Academic journal article Irish Journal of Management

Under the Microscope: A Profile of the Family Business in Ireland

Academic journal article Irish Journal of Management

Under the Microscope: A Profile of the Family Business in Ireland

Article excerpt

ABSTRACT

A review of the entrepreneurship and small business literature indicates that little to no research has examined family businesses in Ireland in terms of their structure and composition, the management of the family business, and the training conducted by family businesses. The purpose of this paper is to examine these dynamics through the findings of primary research, thereby providing a profile of family businesses in Ireland. First, the paper aims to examine the demographics of the family business members and to understand the composition and structure of the family business. Second, the paper aims to understand how the family business is managed, and third, how training is carried out within the family business. The research methodology adopted for this study was that of a postal questionnaire. The questionnaire-based survey was applied to a sample of 500 family businesses in Ireland and a total of 121 valid responses were received, which resulted in a valid response rate of 24.2 per cent. The findings of the study identifies that family businesses are a source of employment for family members and typically the owner/manager is heavily involved in the day-to-day operations of the business. The most prevalent form of ownership is that of a husband and wife team. Results indicate that when the family business is small, the management team is comprised of family members only. However, as the business grows the presence of the family on the management team is reduced considerably. Finally, training in family businesses occurs on an informal, ad-hoc basis.

Key Words: Family Business; Family Business Structure; Management Team; Training in Family Businesses.

INTRODUCTION

With the exception of the ever fewer socialist economies, family businesses are the predominant form of enterprise throughout the world (Lank, 1994). Very few studies on family business have been conducted in Ireland - even though there are approximately 200,000 Irish family businesses and it is estimated that between 40 per cent and 50 per cent of the private sector workforce are employed in family-owned businesses (Hickie, 1995; Smiddy, 2002). The Small Firms Association (2000) stated that the majority of small and medium-sized enterprises (SMEs) in Ireland are comprised of family businesses. Brendan Butler, Director of the Small Firms Association, stated that:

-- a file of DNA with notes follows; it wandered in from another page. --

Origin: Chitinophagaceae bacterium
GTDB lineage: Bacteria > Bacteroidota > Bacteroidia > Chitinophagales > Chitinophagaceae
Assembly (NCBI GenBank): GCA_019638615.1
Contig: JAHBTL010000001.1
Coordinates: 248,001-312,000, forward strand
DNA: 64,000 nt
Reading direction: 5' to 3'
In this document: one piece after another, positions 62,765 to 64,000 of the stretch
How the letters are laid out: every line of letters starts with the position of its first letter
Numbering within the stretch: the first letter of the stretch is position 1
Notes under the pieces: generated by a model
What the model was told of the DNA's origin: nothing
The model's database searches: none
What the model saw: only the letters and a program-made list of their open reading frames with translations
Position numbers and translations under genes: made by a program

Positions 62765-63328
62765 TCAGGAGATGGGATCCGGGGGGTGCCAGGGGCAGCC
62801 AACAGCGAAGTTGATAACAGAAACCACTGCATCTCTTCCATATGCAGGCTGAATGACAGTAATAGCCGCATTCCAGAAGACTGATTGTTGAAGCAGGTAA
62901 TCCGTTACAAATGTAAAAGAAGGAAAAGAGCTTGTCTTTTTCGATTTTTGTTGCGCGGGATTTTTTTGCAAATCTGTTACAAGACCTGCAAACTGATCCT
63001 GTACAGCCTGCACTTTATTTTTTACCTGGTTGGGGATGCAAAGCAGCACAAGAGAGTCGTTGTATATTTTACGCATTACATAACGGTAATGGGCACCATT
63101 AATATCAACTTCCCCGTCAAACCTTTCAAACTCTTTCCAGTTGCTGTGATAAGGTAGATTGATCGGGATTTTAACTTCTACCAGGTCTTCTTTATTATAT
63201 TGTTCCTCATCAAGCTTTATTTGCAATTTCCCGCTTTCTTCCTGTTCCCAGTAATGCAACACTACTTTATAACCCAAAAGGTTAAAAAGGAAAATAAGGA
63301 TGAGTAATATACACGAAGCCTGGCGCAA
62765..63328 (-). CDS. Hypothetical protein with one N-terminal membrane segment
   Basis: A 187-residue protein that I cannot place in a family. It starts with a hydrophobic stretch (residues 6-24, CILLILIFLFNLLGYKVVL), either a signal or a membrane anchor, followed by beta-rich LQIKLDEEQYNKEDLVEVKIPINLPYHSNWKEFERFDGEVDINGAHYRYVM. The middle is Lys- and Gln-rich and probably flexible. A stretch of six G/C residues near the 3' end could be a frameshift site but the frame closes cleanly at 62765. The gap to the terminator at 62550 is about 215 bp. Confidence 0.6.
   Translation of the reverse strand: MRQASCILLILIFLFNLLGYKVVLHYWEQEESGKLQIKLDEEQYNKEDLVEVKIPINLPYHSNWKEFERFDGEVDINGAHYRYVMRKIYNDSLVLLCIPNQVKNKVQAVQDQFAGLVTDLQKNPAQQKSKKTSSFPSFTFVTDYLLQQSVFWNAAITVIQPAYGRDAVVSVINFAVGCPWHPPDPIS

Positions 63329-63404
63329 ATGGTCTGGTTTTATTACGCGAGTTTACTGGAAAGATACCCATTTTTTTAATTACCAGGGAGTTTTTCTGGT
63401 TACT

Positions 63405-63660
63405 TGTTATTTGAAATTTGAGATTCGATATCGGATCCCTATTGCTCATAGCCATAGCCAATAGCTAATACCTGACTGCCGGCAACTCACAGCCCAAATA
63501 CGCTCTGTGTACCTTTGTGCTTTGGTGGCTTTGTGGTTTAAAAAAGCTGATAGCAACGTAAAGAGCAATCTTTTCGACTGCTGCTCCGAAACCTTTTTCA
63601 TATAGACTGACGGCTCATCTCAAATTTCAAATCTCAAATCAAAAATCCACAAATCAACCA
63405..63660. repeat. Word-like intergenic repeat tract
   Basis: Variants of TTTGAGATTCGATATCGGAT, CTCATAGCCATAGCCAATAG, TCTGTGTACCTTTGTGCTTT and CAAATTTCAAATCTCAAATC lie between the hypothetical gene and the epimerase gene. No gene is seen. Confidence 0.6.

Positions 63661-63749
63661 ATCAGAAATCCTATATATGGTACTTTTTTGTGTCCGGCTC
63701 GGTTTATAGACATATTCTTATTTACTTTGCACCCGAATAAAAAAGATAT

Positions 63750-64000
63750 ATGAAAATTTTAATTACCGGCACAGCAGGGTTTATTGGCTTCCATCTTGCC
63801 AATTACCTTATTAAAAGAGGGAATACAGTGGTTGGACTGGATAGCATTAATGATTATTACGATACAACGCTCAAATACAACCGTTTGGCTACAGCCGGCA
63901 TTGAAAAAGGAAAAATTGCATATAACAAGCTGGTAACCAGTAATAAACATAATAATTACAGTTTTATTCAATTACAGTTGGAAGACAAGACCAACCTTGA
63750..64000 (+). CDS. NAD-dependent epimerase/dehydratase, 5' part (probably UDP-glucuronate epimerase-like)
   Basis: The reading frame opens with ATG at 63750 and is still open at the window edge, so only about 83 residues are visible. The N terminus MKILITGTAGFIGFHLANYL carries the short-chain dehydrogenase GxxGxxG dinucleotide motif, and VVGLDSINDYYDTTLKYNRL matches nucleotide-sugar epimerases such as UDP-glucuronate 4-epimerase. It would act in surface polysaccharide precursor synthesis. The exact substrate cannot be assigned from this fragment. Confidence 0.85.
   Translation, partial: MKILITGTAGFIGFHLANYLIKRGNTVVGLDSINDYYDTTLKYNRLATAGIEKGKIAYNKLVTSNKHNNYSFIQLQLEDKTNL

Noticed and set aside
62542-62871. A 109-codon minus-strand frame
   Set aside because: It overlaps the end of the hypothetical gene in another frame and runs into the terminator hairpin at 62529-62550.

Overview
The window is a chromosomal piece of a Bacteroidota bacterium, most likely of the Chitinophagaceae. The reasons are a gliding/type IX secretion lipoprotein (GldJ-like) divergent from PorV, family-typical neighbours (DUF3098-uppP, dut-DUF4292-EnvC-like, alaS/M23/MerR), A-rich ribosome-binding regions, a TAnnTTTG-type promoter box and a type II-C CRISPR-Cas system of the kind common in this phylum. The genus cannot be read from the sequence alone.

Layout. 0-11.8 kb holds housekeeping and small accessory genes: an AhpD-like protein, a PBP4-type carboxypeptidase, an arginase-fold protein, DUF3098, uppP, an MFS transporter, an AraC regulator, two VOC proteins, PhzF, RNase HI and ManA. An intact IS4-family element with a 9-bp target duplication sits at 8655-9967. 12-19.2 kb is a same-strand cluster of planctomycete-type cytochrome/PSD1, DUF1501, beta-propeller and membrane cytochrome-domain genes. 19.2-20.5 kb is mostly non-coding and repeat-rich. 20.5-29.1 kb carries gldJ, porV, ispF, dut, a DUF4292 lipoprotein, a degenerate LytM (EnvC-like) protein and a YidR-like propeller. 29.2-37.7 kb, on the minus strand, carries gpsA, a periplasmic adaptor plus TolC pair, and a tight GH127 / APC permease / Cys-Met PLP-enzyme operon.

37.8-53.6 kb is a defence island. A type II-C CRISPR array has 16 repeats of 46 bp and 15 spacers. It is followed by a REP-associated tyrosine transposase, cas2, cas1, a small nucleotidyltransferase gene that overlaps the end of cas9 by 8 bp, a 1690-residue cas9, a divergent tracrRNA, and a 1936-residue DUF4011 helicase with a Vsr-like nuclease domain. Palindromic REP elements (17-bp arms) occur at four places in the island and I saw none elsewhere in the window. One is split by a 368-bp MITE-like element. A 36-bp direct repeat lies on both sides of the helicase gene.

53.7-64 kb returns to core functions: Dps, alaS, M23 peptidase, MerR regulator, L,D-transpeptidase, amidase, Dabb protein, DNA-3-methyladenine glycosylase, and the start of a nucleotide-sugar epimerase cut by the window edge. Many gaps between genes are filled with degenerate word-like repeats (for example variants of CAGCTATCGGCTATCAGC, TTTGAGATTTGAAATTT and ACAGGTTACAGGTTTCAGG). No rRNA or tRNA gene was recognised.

The reality is that the vast majority of small businesses, especially those employing 10 people or less, are family owned, so the family venture is a huge part of the economic fabric of the country. (Butler, 1995: 29)

However, a review of the literature indicates that little to no research has examined family businesses in Ireland in terms of their structure and composition, the management of the family business, and the training conducted by family businesses in Ireland.

The field of family business is a rather young academic field of inquiry, uniting a diverse group of people such as family therapists, psychologists, family business owners, family business members, consultants, solicitors, accountants, academics and researchers. Academics, consultants, professionals and practitioners struggled to define these terms even before the field of study emerged in the 1980s. One indication that a research paradigm's development is still nascent is if it lacks agreement on the basic definitions (Lakatos, 1970). The field of entrepreneurship went through much debate regarding the definition of 'entrepreneur' and 'entrepreneurship' although little agreement was reached. A sort of academic pragmatism now exists with each researcher specifically stating his or her own definition (Katz et al., 1993). Unfortunately this makes any kind of constructive and comparative effort practically impossible. The developments in the family business arena are similarly frustrating. This is evidenced by the numerous definitions outlined in Table 1.

The definitional problem is compounded by a lack of consensus about what constitutes a family: whether it should include only parents and children, or all blood relations and in-laws. …

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